unsigned int HC595_display[4];

// Each line (8 bytes) is an entire cube, with two consecutive bytes per plane of LEDS,
// and 16 LEDS per plane. LEDs are encoded in the following order:
//    Lowest plane byte 1, lowest plane byte 2, second lowest plane 1, then 2,
//    second from top plane 1, then 2, highest plane 1, highest plane 2.
//
//    Each plane is encoded looking at the Arduino oriented with the USB/power
//    designated by 'south' by started 'north west' as follows:
//        D0    D1    D2    D3
//        D4    D5    D6    D7
//        D8    D9    D10   D11
//        D12   D13   D14   D15
//
//        D16   D17   D18   D19
//          (USB)      (Power)
//    With D16 being the lowest plane, through to D19 being the highest plane
//    Of course, if you wire the planes up differently, that is up to you!
//
//    Each two bytes of the pattern are therefore:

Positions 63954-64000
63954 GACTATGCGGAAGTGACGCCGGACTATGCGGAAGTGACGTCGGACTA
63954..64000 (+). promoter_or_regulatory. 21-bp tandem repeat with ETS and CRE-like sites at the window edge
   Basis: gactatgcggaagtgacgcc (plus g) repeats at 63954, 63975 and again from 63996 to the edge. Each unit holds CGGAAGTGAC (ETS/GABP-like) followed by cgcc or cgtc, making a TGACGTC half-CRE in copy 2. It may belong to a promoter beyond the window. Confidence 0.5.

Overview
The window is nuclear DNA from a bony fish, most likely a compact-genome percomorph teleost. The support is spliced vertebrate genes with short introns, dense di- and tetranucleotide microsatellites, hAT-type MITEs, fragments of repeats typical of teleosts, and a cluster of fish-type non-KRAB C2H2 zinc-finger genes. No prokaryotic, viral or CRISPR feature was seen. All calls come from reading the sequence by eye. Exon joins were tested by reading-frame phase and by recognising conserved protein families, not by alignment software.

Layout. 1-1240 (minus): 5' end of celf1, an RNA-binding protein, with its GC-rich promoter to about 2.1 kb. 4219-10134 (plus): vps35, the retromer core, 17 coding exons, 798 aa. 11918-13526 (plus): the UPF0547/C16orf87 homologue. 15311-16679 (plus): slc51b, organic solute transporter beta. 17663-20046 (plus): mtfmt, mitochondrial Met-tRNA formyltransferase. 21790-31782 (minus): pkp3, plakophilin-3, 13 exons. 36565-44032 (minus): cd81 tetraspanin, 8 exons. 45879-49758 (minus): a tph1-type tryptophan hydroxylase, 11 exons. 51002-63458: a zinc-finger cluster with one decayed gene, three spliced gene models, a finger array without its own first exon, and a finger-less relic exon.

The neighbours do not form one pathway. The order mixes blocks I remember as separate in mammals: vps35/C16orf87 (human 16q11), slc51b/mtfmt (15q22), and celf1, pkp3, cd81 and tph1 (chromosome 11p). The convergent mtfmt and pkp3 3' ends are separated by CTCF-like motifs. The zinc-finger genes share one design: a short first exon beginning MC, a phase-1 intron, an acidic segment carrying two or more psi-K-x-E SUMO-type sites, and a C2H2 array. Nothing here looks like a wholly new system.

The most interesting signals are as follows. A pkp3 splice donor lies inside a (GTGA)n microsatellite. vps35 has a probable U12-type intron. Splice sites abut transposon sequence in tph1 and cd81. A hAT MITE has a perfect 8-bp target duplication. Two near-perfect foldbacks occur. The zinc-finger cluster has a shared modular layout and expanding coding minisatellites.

//        B00000000, B00000000 -> D0-7, D8-15
//    with D0 = msb of the first value, D7 being the lsb of the first value,
//    and  D8 = msb of the second value, D15 being the lsb of the second value.
//
//    So the entire pattern is:
//    B10010000,B00001001,B00000000,B00000000,B00000000,B00000000,B10010000,B00001001,
//     |      |  |     ||                                          |      |  |     ||
//     |      |  |     |\ D15 bottom plane                         |      |  |     |\ D15 top plane
//     |      |  |     \ D14 bottom plane                          |      |  |     \ D14 top plane
//     |      |  \ D8 bottom plane                                 |      |  \ D8 top plane
//     |      \ D7 bottom plane                                    |      \ D7 top plane
//     \ D0 bottom plane                                           \ D0 top plane
//
// Comment following in or out to switch patterns in or out
//#define SWAP   1
//#define SNAKE  1
//#define BURST  1
//#define SPIRAL 1
//#define ALT    1
unsigned char pattern[] = {